Infants are prone to enteric infections due to an underdeveloped immune system. Maternal microbiota, through shaping the neonatal microbiota, helps establish a strong immune system in infants. We and others have observed the phenomenon of enhanced early neonatal IgA production in pre-weaning immunocompetent mice nursed on immunodeficient dams. Here, we show that this enhancement of IgA in neonates results from maternally derived microbiota. In addition, we have found that the neonatal IgA production can be induced by Lactobacillus reuteri, which is enriched in the milk of immunodeficient dams. Moreover, we show that while the production of neonatal IgA is dependent on neonatal T cells, the immunodeficient maternal microbiota-mediated enhancement of neonatal IgA has a T cell-independent component. Indeed, this enhancement may be dependent on type 3 innate lymphoid cells in the neonatal small intestinal lamina propria. Interestingly, maternal microbiota-induced neonatal IgA does not cross-react with common enteric pathogens. Future investigations will determine the functional consequences of having this extra IgA.

 


Emma Slack HeadshotPresenter: Emma Slack, PhD

Emma Slack is an assistant professor for Food Immunology in the department of Health Sciences and Technology at the ETH Zürich, Switzerland. Her research team focuses on the fundamental mechanisms of crosstalk between a host and its intestinal bacteria, as well as translating this knowledge into veterinary and medical interventions. For a full list of publications, prizes etc you can consult her group’s website (slacklab.ethz.ch).

Title: What role does the immune system play in controlling the intestinal microbiota?

Abstract:

Out guts are home to a complex, dense and dynamic consortia of microbes, which can have a profound impact on our health. How have we evolved to promote species and microbial functions that are beneficial, while minimizing the risk from common opportunistic pathogens such as Salmonella and E.coli? Our work focuses on how intestinal immunity interacts with physiology of both the host and the microbes to manipulate the abundance and evolution of (opportunistic) pathogens in the gut (1, 2). This reveals the potential for oral vaccine-based interventions that may enable more robust prophylaxis of bacterial infections (3), as well as rational microbiota engineering.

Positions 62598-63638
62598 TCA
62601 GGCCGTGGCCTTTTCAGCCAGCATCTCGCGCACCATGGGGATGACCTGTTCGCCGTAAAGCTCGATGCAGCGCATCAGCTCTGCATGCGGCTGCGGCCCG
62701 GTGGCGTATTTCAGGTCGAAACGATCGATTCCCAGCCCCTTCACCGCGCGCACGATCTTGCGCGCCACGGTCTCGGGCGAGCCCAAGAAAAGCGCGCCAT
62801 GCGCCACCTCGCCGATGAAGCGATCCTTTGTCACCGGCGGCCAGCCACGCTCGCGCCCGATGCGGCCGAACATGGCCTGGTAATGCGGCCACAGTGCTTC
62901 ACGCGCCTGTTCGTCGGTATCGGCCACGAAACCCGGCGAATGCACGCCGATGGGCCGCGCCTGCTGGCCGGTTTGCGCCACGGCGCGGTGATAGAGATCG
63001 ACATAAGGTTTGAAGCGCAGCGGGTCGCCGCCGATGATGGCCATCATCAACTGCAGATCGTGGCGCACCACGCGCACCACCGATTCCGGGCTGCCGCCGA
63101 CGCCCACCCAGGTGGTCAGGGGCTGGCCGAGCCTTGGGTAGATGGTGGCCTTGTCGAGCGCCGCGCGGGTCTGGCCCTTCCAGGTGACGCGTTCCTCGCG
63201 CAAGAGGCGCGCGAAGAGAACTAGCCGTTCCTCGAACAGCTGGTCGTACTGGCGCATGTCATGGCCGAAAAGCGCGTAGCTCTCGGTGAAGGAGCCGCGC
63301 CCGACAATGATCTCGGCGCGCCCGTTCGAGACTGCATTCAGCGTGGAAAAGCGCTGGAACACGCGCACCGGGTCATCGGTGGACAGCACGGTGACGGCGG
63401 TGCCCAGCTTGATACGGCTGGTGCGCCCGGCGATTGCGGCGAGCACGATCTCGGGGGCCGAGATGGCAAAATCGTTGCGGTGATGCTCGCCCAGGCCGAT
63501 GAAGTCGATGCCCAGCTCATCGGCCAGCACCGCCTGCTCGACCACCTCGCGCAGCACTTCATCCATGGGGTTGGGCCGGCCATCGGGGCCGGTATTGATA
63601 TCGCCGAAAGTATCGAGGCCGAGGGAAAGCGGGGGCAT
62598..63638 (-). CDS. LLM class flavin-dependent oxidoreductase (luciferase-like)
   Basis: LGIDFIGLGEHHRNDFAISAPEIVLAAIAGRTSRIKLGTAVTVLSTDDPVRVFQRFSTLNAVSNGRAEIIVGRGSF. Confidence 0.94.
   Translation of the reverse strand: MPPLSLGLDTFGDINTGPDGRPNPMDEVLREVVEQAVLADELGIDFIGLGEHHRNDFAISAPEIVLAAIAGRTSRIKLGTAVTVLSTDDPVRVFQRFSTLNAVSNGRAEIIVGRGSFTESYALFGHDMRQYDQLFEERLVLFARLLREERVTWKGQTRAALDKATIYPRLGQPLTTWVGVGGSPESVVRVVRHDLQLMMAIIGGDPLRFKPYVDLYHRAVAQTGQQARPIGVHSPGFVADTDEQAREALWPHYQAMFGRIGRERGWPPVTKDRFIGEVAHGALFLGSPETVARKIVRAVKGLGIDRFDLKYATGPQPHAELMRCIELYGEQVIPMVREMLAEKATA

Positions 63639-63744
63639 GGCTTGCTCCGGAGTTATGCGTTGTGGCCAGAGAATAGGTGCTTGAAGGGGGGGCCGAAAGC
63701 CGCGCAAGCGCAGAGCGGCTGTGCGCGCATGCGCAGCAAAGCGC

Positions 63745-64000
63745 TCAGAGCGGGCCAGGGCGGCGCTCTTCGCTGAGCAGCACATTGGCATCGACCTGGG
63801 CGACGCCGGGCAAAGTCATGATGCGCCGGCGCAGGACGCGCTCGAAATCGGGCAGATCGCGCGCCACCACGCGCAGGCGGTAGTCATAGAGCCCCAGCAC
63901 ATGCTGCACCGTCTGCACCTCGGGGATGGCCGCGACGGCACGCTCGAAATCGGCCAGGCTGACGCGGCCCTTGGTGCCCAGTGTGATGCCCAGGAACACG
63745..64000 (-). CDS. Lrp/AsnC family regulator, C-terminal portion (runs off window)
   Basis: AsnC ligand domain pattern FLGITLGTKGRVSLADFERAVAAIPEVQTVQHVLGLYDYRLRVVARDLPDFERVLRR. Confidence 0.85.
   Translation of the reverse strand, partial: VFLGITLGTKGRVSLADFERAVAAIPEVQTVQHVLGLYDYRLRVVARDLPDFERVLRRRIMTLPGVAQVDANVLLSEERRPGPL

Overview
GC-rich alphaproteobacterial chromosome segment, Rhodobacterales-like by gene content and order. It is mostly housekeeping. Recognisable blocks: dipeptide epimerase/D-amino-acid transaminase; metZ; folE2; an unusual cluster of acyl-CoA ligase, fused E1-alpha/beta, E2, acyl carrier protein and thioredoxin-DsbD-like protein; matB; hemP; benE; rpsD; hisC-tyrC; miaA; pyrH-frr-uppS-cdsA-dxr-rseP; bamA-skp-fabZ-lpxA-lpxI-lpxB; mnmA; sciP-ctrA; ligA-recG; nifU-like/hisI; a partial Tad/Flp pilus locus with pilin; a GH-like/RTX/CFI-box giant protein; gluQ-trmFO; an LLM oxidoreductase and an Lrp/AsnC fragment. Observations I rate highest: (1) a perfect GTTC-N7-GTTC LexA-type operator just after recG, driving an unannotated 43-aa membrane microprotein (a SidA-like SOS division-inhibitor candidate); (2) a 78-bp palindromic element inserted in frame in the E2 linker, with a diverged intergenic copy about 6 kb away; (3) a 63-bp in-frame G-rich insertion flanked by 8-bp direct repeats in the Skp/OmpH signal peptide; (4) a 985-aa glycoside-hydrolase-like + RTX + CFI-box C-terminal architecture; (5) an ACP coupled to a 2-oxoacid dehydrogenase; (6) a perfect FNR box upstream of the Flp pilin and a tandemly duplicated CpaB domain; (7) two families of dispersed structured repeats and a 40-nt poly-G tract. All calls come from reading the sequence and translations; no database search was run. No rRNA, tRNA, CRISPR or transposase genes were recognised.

1. High-avidity IgA protects the intestine by enchaining growing bacteria. Moor K, et al. 2017. Nature 544:498–502 doi:10.1038/nature22058
2. Inflammation boosts bacteriophage transfer between Salmonella. Diard M, et al. 2017. Science 355:1211-1215, doi:10.1126/science.aaf8451
3. A rationally designed oral vaccine induces immunoglobulin A in the murine gut that directs the evolution of attenuated Salmonella variants. Diard M, et al. Nat Microbiol. 2021 May 27. doi:10.1038/s41564-021-00911-1.

 

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Past Recorded Webinars

2021 Series Archives

Webinar Series Live & On-Demand - Mucosal Epithelial Cells

March 16th, 2021

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Webinar Series Live & On-Demand - ILCs and IELs

May 20th, 2021

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Webinar Series Live & On-Demand - Innate Mucosal Immunity

June 24th, 2021

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Webinar Series Live & On-Demand - Respiratory Immune Responses to Microbiota & Pathogens

August 31st, 2021

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Host-pathogen Interactions at Mucosal Surfaces

September 23, 2021

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Upper Aerodigestive Tract Immunity

October 21, 2021

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Immunoglobulin Responses to Mucosal Microbes

November 18, 2021